The other good news is that at least one restaurant reviewer -- Mike Berman -- includes the condition and layout of restrooms in nearly all his reviews. A colleague of mine tipped me off to this yesterday.Berman, a Washington-based lobbyist in real life, is the publisher of his own blog, appropriately titled "Mike Berman's Washington Watch." He divides the blog between astute observations about national public policy and politics and reviews of a long list of restaurants he has visited, mostly in Washington but occasionally elsewhere. His reviews of the food and overall value and ambiance of each restaurant include some remarkably detailed descriptions of their restrooms. I'm very impressed.
For instance: "The men's room is near the back of the restaurant, up two stairs. The room is not very large, but of ample size. On the wall to the right of the door there is a white ceramic washbasin with a silver framed mirror above it. The towels are cloth. On the wall opposite the door there is a white ceramic commode and a white ceramic, wall-attached, urinal. There is no separator between them. The walls are covered with large square charcoal gray tiles with light accents and swirls. The floor is covered with large black tiles."
And: "In most men's rooms there are one or two urinals that are relatively out in the open, easily visible. In this restroom there was no urinal in the open. There are 3 small 'rooms,' completely enclosed from floor to ceiling with full size doors. The doors and walls are heavy, dark wood. In each of the 2 narrower "rooms" there is a urinal. In the larger 'room' there is a white ceramic commode. There is also a large picture above the commode."
And: "There are men's rooms in the basement and on the 2nd floor. There is nothing special about the 2nd floor men's room. I did not try the basement facility. Surprisingly, it is what is know in the trade as a 'one holer.' It has a single commode and a washbasin and is relatively small. On the other hand it is bright and clean."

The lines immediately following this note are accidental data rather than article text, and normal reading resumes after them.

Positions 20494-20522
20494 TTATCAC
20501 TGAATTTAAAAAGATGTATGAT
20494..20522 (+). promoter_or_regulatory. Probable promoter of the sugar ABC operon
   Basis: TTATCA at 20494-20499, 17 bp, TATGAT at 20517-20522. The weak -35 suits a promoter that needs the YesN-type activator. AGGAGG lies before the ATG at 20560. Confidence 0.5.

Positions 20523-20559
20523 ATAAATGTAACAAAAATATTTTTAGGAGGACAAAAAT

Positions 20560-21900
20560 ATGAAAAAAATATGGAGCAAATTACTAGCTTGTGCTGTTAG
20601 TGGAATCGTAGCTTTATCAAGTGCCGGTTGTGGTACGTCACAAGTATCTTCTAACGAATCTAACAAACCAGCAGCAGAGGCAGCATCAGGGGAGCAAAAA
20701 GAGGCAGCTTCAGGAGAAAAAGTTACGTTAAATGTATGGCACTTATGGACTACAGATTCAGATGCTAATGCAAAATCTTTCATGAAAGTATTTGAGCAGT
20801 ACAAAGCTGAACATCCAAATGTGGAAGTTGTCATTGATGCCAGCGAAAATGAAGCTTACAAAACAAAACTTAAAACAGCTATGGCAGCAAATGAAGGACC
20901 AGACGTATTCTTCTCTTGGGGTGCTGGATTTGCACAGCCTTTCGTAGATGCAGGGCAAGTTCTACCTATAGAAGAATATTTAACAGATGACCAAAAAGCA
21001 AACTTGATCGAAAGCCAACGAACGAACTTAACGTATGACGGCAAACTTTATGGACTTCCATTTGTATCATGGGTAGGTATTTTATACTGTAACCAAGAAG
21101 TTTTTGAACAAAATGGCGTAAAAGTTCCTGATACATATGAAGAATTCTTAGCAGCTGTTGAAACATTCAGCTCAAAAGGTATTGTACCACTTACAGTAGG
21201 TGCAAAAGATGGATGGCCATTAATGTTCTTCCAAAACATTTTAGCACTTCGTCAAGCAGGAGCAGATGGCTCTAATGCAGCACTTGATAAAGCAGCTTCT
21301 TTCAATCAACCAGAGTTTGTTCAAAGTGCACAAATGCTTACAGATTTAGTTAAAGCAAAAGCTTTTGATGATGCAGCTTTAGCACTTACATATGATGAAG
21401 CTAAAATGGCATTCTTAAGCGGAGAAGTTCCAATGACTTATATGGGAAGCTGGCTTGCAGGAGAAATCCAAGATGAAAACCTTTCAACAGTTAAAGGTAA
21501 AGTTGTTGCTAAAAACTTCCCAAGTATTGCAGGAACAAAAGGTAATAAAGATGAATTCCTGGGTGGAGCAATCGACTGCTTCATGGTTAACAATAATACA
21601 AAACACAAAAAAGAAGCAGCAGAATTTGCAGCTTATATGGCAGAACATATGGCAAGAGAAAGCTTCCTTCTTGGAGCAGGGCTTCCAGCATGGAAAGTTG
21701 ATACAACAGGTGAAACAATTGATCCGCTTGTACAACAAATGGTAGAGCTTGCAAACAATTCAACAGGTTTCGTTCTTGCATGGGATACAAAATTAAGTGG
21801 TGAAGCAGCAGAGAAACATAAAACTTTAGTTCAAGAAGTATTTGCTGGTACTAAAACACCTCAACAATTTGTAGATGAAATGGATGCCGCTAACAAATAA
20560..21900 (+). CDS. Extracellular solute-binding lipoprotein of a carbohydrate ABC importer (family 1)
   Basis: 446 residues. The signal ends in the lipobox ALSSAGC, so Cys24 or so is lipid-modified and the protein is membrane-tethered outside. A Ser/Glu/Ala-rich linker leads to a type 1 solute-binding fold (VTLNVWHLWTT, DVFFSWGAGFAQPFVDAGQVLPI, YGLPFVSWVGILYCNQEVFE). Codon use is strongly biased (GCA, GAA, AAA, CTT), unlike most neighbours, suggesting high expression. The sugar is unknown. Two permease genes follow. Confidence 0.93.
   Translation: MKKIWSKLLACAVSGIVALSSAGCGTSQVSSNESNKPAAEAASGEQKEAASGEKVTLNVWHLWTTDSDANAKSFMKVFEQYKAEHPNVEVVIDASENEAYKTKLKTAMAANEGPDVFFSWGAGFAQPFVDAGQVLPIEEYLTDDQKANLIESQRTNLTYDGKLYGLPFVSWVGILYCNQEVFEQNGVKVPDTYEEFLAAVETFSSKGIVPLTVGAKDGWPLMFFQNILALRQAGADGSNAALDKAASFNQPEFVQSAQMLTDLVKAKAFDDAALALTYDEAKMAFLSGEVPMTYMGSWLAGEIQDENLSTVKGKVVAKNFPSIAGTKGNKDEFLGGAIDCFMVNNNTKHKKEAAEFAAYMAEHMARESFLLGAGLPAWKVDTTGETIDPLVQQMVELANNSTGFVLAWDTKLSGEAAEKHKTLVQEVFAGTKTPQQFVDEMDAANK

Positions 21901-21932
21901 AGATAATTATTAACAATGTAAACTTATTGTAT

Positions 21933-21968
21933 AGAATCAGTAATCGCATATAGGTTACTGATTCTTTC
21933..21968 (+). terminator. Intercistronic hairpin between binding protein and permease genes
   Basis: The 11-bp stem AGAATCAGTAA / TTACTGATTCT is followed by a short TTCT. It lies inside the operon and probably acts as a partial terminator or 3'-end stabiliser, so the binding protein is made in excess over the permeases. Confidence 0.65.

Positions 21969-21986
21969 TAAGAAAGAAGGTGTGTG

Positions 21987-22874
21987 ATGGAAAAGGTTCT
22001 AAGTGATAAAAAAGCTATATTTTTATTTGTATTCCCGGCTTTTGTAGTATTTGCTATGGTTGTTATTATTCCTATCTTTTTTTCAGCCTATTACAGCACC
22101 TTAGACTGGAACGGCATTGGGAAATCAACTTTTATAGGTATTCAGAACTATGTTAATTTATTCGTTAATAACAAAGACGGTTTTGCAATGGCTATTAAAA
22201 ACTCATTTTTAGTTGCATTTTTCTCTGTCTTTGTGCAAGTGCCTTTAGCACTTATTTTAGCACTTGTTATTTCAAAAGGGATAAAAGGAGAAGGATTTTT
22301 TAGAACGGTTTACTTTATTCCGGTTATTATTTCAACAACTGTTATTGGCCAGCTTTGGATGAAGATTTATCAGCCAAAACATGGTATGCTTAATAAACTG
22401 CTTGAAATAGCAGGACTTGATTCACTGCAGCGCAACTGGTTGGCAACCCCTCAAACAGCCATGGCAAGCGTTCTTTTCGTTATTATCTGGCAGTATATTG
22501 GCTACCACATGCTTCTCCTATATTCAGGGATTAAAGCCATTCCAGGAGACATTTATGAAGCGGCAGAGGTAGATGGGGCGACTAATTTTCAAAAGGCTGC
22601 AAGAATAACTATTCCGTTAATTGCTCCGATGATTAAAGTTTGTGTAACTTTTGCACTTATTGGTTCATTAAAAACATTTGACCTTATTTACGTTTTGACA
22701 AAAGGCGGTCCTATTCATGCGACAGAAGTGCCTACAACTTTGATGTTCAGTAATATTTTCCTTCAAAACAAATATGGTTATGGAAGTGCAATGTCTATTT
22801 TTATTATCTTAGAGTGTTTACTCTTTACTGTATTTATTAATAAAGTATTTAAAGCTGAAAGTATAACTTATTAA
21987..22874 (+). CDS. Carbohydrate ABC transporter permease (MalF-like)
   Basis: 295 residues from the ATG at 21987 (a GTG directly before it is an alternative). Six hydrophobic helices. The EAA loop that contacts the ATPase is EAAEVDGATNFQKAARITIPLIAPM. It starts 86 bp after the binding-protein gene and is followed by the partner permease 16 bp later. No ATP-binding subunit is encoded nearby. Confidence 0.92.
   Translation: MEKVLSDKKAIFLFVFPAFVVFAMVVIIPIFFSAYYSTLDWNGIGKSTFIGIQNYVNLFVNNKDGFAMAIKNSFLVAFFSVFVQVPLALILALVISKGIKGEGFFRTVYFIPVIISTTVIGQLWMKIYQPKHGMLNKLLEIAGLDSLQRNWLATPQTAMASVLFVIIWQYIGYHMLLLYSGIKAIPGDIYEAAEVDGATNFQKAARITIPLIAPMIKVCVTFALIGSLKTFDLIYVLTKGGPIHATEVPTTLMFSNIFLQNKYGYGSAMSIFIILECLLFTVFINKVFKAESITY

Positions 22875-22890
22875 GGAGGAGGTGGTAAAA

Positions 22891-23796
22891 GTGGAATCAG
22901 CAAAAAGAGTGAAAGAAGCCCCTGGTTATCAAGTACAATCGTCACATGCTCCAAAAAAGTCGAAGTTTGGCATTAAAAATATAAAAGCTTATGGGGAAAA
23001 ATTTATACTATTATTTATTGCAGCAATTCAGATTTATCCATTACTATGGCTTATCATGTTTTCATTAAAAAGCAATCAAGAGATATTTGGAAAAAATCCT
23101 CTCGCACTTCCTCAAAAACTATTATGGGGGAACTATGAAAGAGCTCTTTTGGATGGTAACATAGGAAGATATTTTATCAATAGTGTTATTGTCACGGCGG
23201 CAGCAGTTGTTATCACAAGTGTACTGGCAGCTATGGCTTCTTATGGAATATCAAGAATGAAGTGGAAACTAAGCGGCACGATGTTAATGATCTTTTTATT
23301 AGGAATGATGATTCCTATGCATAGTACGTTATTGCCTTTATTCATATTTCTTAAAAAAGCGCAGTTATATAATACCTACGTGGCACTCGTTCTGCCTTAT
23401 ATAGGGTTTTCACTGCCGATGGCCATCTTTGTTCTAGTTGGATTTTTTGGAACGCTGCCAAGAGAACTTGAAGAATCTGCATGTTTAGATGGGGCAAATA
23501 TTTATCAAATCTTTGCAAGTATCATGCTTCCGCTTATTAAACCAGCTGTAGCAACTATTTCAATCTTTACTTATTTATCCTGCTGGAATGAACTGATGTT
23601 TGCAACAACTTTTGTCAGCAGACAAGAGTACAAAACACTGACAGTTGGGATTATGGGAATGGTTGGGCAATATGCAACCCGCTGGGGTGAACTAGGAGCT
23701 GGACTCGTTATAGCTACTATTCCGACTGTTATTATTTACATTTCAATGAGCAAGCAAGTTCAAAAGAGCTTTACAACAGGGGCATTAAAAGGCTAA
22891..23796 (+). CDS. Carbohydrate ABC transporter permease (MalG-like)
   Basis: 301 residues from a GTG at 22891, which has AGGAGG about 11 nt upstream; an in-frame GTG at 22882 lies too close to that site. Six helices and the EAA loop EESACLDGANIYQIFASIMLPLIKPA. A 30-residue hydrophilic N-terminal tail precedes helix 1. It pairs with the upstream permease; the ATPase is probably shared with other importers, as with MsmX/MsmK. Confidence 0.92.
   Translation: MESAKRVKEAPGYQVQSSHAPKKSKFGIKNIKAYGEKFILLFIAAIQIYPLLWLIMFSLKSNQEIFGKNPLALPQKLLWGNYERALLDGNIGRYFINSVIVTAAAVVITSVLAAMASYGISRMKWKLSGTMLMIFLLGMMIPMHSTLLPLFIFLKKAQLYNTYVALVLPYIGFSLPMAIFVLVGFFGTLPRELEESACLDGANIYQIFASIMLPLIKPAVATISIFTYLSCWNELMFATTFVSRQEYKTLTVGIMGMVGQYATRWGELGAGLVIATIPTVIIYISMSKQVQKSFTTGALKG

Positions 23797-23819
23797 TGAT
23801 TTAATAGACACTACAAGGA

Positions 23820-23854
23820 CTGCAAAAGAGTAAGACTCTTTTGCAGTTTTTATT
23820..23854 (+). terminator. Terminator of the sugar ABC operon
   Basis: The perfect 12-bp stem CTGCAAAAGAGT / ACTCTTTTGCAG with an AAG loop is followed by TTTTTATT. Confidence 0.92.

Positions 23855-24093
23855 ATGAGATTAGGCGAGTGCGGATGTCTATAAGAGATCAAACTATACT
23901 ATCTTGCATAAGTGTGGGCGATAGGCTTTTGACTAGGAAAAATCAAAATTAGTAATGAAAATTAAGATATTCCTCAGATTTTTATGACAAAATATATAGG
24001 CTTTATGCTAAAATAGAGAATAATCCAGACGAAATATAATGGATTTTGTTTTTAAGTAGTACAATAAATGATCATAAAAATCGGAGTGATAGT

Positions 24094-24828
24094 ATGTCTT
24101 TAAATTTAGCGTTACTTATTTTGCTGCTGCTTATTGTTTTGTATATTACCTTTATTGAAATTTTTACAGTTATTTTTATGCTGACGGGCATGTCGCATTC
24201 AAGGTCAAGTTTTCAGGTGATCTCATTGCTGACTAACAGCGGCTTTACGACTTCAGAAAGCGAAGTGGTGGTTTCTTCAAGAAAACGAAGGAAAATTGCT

And: "The men's room is small, dingy, and slightly musty. As you enter, there is a 5 [sic] small dark stone counter just to the left with a gold colored metal washbasin. Next to the counter is a floor-to-ceiling solid wall that juts out about 2.5-3 feet. On the other side of the wall is a white ceramic commode. Across from the commode, in the relatively small room, is a white ceramic urinal. The floor is covered with large dark tiles, and the walls are painted a tannish yellow wall. Overall this room is not special."
And: "Then, as you stand at the counter to wash your hands, you can not help but notice in the mirror the large frame with dozens of photos old and new female nudes on the wall behind you. Of the many restrooms that WW has reviewed this is a first. We asked our female server whether they were pictures of male nudes in the woman's restroom. She assured us there were not."
And this more general tip: "Especially when an individual restroom is designed to be used by one person at a time, WW [Washington Watch] believes that unisex is the way to go. On those occasions when it seems appropriate, WW has recommended to women waiting outside the women's restroom to use the men's restroom." I'm all for that, too.
As it happens, most of the restaurants Berman reviews are pretty nice, high-end establishments (he definitely got me excited about a few places I have not been). Consequently, most of his restroom reviews are pretty favorable, which suggests that most of the better restaurants take their restrooms serious, as they should.
Berman sets a high and admirable standard for restaurant restroom reviewers. Now, if only all the rest would follow in his path.